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Title:Impacts of Elevated Carbon Dioxide and Tropospheric Ozone on the Growth and Productivity of Trees
Author(s):Wittig, Victoria E.
Doctoral Committee Chair(s):Steve P. Long
Department / Program:Plant Biology
Discipline:Plant Biology
Degree Granting Institution:University of Illinois at Urbana-Champaign
Subject(s):Biology, Plant Physiology
Abstract:Forests are an integral part of the global carbon cycle. Any change in their capacity to assimilate carbon through photosynthesis has significant implications for global climate change in the 21st Century. The concentrations of two rising greenhouse gases, carbon dioxide ([CO2]) and tropospheric ozone ([O3]) have this potential through direct alteration of photosynthesis. This thesis aims to provide quantitative estimates of the magnitude of the impact of these gases on tree growth and productivity. Free-Air Concentration Enrichment (FACE) technology was employed at PopFACE to fumigate three fast growing Populus species to elevated [CO2] of 550 under open-air conditions from planting through canopy closure. Extensive measurements taken at PopFACE detailing photosynthesis, canopy leaf area development and microclimate created an unparalleled opportunity to provide the first estimates the gross primary productivity (GPP) of trees grown under FACE from planting through to canopy closure. Results suggest that GPP is stimulated by elevated [CO2] throughout but that the magnitude of the stimulation diminishes markedly as the canopy closes. It is shown that this is not due to physiological "down-regulation," but simply the result of the diminished response of leaves in low light to elevated [CO 2]. While a few FACE studies have examined the effect of [CO2] on forests, [O3] has received less attention, and chamber studies have shown a wide range of responses. To determine the magnitude [O3 ] impacts, the extensive, yet disparate evidence compiled in the peer-reviewed literature over more than 50 years was examined using meta-analytic techniques providing the first quantitative summary of the entirety of the O3 literature to date. The meta-analysis summarized 8589 independent measurements of tree biomass, growth, physiology and biochemistry. Results show that current [O3] is depressing light-saturated photosynthesis by 11% relative to pre-industrial concentrations. This indicates that the carbon sink represented by forest CO2 uptake is already diminished by [O3]. By 2050, the reductions could reach 18% with further reductions by 2100. It is also shown that there is a significant parallel decrease in biomass under current [O3] (7%) and if [O3] continues to rise, the reductions will become progressively more severe reaching 11% by 2050 and 17% by 2100. The study also revealed that gymnosperms were affected significantly less than angiosperms, suggesting that [O3] also has the potential to alter the composition of mixed forests. Root to shoot ratio was also decreased suggesting that beside decreased biomass, forests might become more vulnerable to drought and storms. Underlying decreased photosynthesis are significant decreases in stomatal conductance, transpiration, leaf area, chlorophyll content and Rubisco content. The results suggest that even in production forests the increased sink due to rising [CO2] will be greatly decreased at canopy closure, while rising [O3] will greatly decrease biomass. This implies that the northern hemisphere forest carbon sink is unlikely to keep pace with the rise in [CO2] and could diminish as a result of rising [O3].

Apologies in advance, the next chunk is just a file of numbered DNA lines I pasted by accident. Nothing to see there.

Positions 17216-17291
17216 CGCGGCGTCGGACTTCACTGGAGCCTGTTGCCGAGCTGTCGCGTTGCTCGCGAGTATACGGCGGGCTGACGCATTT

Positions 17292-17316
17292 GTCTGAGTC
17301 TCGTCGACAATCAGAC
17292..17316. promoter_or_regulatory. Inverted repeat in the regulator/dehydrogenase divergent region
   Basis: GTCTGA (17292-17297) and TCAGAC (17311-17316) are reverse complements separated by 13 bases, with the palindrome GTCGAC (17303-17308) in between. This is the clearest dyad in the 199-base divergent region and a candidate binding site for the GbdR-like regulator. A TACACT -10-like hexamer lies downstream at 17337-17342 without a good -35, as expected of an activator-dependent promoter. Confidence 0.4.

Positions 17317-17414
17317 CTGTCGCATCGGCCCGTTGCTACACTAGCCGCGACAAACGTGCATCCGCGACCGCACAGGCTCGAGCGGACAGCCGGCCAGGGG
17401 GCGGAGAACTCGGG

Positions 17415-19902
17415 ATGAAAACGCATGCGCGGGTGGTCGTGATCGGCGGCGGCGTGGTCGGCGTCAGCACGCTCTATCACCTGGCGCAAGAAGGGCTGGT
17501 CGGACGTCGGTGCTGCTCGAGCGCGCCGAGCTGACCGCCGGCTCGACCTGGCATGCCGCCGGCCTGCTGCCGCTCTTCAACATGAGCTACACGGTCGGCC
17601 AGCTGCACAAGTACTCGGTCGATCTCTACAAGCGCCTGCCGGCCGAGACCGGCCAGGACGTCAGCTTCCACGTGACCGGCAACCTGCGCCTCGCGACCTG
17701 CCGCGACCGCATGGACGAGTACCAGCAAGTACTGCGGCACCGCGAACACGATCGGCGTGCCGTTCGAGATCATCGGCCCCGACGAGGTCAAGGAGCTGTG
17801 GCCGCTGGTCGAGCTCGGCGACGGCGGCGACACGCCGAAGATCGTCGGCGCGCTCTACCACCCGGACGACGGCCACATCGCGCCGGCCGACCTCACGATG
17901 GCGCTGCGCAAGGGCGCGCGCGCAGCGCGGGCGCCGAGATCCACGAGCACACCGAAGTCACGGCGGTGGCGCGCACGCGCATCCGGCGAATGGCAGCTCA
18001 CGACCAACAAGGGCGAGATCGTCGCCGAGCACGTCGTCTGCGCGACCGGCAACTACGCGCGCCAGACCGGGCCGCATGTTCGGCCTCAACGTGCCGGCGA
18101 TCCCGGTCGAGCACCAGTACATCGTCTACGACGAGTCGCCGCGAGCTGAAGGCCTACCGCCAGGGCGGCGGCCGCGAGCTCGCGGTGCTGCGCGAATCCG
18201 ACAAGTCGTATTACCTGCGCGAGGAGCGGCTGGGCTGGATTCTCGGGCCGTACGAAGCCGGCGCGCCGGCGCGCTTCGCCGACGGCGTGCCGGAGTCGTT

Issue Date:2008
Description:181 p.
Thesis (Ph.D.)--University of Illinois at Urbana-Champaign, 2008.
Other Identifier(s):(MiAaPQ)AAI3314938
Date Available in IDEALS:2015-09-28
Date Deposited:2008

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